Democracy and Disagreement
If the 2016 U.S. presidential election taught us anything, it is that there may be no limit to the degree of disagreement possible within a democracy. As diversity of perspectives is a hallmark of democracy, such disagreement is both natural and understandable. Yet how we respond to these divisions can have significant implications for the stability of public order, civil society and even our personal relationships. In this course, Elizabeth Barre, Ph.D., will help participants consider their obligations as citizens in the midst of deep disagreement. By exploring various psychological, anthropological and philosophical accounts of disagreement, participants will better understand their own ethical commitments, the commitments of those who disagree with them, and what these disagreements mean for how we should organize our collective lives together. The course will include lectures and discussion. It will also offer insights on conducting effective, respectful disagreement but will not focus on in-class practice of these skills.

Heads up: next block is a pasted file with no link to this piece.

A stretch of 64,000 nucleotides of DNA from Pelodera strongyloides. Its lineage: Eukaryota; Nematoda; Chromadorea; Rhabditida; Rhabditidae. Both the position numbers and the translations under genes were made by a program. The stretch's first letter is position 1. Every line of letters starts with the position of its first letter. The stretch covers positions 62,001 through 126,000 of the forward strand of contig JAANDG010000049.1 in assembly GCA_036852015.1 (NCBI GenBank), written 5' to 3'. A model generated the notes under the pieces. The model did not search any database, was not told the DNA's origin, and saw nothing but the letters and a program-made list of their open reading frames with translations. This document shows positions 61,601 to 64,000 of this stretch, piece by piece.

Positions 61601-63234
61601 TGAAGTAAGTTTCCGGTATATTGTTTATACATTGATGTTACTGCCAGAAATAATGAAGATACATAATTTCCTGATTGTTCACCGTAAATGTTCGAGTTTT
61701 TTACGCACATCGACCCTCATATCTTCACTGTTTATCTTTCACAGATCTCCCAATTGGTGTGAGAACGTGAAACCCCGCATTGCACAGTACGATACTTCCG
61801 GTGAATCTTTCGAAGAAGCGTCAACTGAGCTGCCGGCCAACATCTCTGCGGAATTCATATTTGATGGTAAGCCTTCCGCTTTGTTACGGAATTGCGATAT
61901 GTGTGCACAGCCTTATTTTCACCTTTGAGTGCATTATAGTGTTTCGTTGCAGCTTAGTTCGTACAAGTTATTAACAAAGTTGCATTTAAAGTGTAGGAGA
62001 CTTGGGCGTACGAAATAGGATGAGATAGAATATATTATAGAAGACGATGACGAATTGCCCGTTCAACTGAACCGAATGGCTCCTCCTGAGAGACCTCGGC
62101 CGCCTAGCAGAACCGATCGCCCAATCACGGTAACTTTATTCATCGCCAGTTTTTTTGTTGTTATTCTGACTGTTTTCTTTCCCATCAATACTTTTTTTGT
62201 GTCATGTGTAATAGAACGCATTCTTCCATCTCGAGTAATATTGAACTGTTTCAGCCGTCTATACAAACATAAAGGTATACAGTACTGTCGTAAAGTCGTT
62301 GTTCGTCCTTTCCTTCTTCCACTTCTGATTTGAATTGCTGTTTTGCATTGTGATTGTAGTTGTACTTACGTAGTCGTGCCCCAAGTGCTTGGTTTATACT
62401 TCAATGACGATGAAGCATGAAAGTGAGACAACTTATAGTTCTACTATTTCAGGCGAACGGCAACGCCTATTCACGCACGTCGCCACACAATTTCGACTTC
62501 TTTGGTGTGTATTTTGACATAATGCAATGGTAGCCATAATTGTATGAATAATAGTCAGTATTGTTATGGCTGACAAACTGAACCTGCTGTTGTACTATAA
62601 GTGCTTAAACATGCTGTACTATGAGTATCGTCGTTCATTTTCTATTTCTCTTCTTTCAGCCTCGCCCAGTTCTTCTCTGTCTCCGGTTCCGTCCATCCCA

Co-Sponsors: Rice University Department of Philosophy; Rice University Department of Religion
Topics will include the following:
- Natural theories of disagreement (philosophical, biological and psychological)
- Cultural theories of disagreement (anthropological and sociological)
- Disagreement, truth and ethical relativism
- Disagreement and democracy (political theories to resolve and respond to ethical disagreements in public life)
- Disagreement and citizenship: How to incorporate respect and civility — two key virtues of democratic deliberation — into our collective conversations about the good
Elizabeth Barre, Ph.D., is the assistant director of the Center for Teaching Excellence and an affiliate professor in the Department of Religion at Rice University. Trained as a comparative ethicist, her research uses contemporary western political philosophy to engage Catholic and Muslim arguments about legal tolerance within morally and religiously diverse societies. She taught an extended version of this course to Rice undergraduates in the fall of 2016.